Institution
MUSC
Recruitment Contact
Edie Douglas
843-792-0403
douglaed@musc.edu

The Effects of Theta-Burst Stimulation Duration on Human Motor Cortex Excitability Save

Date Added
January 5th, 2016
PRO Number
Pro00051031
Researcher
Colleen Hanlon
Keywords
Psychiatry
Summary

Currently there is an interest in optimizing rTMS protocols and in particular theta burst stimulation as both a therapeutic and investigational research tool. In a recent publication by Gamboa et al. 2010 it was shown that extended theta-burst stimulation duration (80 seconds) might have reverse effects on cortical excitability when compared to the original Huang et al. 2005 publication (40 seconds). While the post treatment effects of the original Huang et al. 2005 protocol were successfully replicated, when cTBS protocols were doubled to 1200 pulses over 80 seconds and the iTBS protocols were doubled to 1200 pulses over 390 seconds, there was increased facilitation after the prolonged cTBS and decreased excitability after prolonged iTBS. In Hanlon et al. 2015 a novel theta burst paradigm (5 minutes) is described in which two trains of 1800 pulses of cTBS, separated by a one-minute interval. This study aims to replicate the findings of the Gamboa and Huang protocols as well as investigate how novel theta burst stimulation paradigms such as those described in Hanlon et al. 2015, which are currently being explored as therapeutic methods in addiction change cortical excitability.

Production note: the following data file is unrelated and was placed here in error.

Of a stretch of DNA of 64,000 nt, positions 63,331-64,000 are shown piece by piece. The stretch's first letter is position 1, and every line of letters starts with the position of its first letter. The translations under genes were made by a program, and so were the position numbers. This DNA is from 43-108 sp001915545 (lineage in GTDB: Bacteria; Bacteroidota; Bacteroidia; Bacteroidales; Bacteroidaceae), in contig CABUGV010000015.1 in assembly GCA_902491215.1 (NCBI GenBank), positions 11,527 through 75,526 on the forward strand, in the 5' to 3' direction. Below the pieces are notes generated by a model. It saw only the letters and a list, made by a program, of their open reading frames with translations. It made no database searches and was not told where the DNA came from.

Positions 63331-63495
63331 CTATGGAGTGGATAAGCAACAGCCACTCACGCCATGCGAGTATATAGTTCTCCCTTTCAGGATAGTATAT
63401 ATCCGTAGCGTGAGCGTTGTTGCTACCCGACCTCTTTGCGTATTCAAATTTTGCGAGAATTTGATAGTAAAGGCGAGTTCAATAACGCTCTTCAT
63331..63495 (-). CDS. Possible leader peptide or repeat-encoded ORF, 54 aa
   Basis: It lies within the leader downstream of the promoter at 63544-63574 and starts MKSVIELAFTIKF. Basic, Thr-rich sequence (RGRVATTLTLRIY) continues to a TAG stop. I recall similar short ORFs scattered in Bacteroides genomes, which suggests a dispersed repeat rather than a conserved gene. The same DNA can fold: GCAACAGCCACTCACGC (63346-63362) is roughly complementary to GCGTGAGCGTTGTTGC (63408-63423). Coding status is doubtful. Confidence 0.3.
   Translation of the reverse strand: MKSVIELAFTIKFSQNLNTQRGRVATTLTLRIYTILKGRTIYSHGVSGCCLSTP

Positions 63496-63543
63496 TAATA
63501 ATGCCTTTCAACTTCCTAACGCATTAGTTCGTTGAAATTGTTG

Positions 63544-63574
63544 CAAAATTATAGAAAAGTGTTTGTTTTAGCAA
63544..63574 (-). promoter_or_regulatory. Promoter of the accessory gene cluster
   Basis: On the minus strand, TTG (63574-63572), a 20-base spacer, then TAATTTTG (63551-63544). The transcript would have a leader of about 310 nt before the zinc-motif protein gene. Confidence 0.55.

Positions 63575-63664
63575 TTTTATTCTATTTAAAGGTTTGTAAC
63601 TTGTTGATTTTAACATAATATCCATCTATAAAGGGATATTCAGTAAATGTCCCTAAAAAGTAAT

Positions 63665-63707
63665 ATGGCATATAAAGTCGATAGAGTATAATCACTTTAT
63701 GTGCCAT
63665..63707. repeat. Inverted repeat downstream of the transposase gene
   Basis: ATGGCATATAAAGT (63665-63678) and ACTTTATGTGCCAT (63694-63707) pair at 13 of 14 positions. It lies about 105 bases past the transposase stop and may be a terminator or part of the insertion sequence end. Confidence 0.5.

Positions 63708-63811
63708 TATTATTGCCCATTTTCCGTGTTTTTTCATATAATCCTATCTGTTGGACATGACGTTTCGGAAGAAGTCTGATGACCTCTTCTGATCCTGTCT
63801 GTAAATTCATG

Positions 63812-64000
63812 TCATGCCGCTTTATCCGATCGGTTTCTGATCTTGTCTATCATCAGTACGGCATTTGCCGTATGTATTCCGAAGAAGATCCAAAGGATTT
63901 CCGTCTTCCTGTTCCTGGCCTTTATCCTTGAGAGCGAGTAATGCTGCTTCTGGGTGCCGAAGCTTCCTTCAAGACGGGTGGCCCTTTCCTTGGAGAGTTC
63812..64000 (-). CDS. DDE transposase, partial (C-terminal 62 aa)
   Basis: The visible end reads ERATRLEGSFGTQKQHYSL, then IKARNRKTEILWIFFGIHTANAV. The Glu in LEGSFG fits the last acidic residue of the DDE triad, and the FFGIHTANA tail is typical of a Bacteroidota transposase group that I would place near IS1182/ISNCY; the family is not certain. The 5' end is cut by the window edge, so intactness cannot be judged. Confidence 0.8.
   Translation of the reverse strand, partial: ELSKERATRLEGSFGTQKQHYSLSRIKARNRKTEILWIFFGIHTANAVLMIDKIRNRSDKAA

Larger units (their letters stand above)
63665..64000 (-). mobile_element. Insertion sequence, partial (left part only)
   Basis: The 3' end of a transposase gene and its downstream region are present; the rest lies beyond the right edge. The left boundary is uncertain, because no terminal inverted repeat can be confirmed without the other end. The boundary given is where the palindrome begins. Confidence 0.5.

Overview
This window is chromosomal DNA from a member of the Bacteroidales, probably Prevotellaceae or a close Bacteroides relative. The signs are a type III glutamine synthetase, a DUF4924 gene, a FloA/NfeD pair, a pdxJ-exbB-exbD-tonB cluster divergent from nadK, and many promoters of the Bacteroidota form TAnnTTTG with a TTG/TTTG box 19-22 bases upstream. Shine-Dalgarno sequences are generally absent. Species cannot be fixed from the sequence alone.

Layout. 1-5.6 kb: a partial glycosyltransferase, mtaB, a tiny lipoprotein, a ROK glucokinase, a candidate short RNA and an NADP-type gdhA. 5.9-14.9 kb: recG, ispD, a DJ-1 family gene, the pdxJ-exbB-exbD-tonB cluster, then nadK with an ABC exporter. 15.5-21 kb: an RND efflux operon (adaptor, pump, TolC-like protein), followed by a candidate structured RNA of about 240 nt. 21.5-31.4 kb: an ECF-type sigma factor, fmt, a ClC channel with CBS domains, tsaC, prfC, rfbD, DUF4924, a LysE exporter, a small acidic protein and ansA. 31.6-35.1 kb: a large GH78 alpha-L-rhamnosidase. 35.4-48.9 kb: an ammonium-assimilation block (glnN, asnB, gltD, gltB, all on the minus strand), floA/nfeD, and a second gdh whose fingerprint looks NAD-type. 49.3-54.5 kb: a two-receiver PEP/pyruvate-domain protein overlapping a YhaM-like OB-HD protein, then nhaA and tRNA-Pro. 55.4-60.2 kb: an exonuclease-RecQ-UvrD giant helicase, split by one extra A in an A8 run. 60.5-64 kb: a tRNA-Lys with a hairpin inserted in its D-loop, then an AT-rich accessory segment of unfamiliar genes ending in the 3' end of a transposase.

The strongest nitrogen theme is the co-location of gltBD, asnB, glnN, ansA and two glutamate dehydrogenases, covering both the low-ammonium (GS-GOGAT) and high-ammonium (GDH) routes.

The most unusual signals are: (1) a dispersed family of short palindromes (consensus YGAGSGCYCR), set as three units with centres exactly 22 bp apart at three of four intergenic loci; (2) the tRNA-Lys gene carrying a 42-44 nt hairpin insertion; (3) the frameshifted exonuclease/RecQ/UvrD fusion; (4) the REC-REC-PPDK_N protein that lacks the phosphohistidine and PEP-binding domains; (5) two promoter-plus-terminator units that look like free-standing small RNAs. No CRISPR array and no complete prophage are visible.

Institution
MUSC
Recruitment Contact
Daniel Lench
843-792-2335
lenchd@musc.edu